On July 21, 1997, Sinclair signed an affiliation agreement with The WB to switch the affiliations of KRRT and its four other UPN affiliates to the network. Prior to the agreement, San Antonio residents were only able to receive The WB's programming through cable and satellite from the national superstation feed of the network's Chicago affiliate WGN-TV. KRRT affiliated with The WB on January 25, 1998, rebranding as "WB 35", although it later branded itself verbally as "San Antonio's WB". As a result, KMOL-TV began carrying UPN programming during the overnight hours as a secondary affiliation; the network would not have a full-time affiliate or have its prime time programming air in pattern until Fredericksburg-licensed KBEJ (channel 2), which at that time served both Austin and San Antonio, signed on in August 2000.
In the following years, KRRT's syndicated programming inventory shifted away from sitcoms (such as Family Matters, The Cosby Show, Married... with Children and The Andy Griffith Show) and movies, towards running more talk, reality and court shows (such as Judge Mills Lane and Judge Judy). It also gradually reduced cartoons from its schedule (including the Disney series Hercules: The Animated Series and Doug), The Real Adventures of Jonny Quest and Pocket Dragon Adventures. during the late 1990s, eventually limiting them mainly to the WB-provided programming block Kids' WB. After the FCC levied a $40,000 fine against Sinclair in 2001 for illegally controlling Glencairn, Sinclair purchased KRRT outright, creating the market's first television duopoly with KABB.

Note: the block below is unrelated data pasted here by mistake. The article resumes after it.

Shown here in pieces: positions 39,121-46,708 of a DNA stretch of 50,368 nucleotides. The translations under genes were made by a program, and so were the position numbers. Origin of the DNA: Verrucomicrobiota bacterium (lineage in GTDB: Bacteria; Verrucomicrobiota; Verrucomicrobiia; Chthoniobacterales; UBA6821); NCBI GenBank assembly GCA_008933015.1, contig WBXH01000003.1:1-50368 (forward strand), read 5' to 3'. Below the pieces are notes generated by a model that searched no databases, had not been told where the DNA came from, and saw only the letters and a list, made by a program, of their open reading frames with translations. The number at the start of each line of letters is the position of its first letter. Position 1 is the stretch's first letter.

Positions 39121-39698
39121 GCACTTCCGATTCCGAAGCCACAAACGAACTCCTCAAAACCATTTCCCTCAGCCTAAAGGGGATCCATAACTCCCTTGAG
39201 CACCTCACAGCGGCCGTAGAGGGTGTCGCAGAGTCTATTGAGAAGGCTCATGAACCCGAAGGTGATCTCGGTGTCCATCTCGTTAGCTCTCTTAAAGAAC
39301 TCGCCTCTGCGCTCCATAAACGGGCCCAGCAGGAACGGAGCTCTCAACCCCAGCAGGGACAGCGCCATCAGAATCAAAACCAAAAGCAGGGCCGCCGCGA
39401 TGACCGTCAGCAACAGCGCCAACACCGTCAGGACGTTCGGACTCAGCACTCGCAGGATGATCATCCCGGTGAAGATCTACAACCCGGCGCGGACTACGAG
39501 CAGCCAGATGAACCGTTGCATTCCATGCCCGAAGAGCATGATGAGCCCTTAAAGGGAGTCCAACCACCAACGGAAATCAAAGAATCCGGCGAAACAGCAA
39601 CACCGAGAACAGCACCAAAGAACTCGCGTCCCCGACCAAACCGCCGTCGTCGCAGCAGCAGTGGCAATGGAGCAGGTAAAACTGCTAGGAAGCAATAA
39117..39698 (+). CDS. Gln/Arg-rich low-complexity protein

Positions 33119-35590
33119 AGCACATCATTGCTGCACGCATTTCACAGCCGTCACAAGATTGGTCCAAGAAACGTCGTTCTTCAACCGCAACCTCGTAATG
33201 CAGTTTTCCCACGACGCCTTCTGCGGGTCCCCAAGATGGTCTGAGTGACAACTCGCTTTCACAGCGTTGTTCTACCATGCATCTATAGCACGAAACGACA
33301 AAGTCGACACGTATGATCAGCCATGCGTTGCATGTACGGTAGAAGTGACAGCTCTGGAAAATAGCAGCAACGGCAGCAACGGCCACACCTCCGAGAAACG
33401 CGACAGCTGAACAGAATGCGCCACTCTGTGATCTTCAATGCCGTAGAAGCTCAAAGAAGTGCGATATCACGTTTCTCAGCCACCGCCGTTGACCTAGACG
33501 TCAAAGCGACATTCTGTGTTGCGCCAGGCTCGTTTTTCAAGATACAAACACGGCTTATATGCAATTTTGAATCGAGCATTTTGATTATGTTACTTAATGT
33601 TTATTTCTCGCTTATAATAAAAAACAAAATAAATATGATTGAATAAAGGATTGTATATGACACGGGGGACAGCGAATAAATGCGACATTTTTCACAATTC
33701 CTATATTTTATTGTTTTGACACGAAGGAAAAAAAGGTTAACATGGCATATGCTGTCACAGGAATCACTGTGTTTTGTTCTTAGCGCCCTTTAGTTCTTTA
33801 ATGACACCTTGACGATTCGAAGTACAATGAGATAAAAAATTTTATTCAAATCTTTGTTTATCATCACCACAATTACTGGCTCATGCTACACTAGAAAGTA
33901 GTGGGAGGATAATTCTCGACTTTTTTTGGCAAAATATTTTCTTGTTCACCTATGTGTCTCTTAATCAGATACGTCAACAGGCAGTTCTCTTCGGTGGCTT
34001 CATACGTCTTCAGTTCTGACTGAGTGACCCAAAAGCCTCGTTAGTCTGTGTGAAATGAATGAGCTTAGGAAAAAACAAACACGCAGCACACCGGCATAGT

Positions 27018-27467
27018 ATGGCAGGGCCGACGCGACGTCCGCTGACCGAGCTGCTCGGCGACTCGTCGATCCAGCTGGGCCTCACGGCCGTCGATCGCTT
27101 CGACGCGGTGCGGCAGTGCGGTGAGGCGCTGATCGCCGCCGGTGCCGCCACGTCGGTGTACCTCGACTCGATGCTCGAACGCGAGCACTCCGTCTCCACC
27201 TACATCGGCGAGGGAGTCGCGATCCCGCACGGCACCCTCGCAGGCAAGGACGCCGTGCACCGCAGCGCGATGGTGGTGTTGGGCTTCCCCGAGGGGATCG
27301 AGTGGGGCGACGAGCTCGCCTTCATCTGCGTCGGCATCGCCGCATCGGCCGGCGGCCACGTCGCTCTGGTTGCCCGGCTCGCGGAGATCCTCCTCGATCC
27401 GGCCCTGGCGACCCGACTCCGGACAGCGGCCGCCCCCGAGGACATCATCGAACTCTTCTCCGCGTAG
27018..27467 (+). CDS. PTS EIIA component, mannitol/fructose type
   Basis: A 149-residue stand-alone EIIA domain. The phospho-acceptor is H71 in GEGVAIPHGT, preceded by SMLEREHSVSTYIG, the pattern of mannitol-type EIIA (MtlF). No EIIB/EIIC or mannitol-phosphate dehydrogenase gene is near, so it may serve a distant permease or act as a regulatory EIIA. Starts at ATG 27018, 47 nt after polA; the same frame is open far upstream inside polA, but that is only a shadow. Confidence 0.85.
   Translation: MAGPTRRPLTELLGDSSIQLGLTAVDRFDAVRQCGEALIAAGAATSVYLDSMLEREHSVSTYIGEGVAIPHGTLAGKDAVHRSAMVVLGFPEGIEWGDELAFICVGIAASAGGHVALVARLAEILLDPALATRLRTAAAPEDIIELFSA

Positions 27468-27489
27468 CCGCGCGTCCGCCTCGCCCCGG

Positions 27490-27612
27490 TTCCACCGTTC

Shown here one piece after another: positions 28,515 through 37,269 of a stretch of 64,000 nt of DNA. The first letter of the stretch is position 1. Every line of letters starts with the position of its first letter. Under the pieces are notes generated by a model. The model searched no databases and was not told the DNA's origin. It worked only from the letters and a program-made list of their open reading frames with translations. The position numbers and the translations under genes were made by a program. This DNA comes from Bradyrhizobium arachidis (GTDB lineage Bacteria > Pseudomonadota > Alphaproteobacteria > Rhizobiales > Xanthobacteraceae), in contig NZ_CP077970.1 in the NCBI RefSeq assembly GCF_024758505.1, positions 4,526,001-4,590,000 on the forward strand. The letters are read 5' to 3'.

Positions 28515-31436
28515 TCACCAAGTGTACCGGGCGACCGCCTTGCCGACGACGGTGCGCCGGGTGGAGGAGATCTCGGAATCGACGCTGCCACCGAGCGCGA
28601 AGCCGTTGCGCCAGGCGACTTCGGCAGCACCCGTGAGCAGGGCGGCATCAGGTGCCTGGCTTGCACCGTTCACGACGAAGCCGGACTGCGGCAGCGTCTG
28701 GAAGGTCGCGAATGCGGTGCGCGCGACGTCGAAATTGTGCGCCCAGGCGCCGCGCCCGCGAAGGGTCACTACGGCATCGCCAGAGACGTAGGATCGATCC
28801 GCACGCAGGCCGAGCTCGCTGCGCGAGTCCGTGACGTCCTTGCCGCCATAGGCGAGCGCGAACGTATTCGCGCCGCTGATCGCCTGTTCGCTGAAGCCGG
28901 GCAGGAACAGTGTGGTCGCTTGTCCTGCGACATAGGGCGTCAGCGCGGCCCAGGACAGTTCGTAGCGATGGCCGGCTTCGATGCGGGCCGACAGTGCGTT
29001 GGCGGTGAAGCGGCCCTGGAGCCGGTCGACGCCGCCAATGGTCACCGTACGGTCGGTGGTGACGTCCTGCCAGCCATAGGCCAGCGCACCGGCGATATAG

On January 24, 2006, the Warner Bros. unit of Time Warner and CBS Corporation announced that the two companies would shut down The WB and UPN and combine the networks' respective programming to create a new "fifth" network called The CW. On February 22, 2006, News Corporation announced the launch of a new "sixth" network called MyNetworkTV, which would be operated by Fox Television Stations and its syndication division Twentieth Television.
KRRT was considered to be the likely candidate to become San Antonio's CW affiliate, since KBEJ had a rimshot signal that barely covered portions of the San Antonio and Austin metropolitan areas; most residents in both markets needed cable or satellite to get an acceptable signal from KBEJ. However, on March 2, 2006, Sinclair announced that most of its WB and UPN affiliates, including KRRT, would instead join MyNetworkTV; the CW affiliation ultimately went to channel 2—which changed its call letters to KCWX shortly afterward; this resulted in the station being dropped from Time Warner Cable's Austin system due to syndication exclusivity claims made by KNVA, which became that market's CW affiliate. To reflect the new affiliation, channel 35's call letters were changed to KMYS on June 19, 2006.